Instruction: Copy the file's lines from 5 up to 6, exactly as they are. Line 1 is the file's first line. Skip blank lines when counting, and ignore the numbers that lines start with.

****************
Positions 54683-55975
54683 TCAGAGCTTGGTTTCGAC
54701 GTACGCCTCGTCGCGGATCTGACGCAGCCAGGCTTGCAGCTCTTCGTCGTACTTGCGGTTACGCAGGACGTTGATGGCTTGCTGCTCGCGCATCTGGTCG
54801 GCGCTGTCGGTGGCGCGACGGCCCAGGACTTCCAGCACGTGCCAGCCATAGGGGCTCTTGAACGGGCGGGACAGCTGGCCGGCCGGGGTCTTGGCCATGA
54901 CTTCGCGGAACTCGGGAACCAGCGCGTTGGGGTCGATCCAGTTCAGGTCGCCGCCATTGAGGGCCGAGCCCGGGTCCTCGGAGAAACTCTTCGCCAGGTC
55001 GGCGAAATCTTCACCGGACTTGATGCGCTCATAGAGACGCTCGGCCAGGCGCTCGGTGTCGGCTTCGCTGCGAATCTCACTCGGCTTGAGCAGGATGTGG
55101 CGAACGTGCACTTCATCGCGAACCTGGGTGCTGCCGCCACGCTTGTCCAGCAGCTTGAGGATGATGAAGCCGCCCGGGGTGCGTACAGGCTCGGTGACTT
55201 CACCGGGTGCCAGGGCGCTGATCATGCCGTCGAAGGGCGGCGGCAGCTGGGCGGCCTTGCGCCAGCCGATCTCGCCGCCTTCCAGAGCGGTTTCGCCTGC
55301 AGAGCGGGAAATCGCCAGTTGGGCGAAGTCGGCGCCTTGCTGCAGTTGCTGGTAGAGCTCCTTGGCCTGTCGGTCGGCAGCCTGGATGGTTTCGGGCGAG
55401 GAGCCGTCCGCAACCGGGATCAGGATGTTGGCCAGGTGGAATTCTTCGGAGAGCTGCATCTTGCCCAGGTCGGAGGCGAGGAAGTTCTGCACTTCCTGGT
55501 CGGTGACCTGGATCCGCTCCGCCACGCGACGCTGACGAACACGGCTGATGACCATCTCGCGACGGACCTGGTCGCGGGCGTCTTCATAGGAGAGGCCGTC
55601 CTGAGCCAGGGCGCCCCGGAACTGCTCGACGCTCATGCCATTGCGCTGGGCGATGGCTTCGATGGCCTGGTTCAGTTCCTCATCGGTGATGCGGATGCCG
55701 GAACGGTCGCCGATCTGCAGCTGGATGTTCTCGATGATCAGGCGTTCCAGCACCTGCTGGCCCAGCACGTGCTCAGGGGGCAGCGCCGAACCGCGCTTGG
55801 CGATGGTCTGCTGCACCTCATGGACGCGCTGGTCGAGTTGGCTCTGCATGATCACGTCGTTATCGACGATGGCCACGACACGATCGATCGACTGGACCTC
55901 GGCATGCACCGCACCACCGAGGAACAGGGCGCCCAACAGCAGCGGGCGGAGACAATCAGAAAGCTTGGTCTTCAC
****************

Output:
54901 CTTCGCGGAACTCGGGAACCAGCGCGTTGGGGTCGATCCAGTTCAGGTCGCCGCCATTGAGGGCCGAGCCCGGGTCCTCGGAGAAACTCTTCGCCAGGTC
55001 GGCGAAATCTTCACCGGACTTGATGCGCTCATAGAGACGCTCGGCCAGGCGCTCGGTGTCGGCTTCGCTGCGAATCTCACTCGGCTTGAGCAGGATGTGG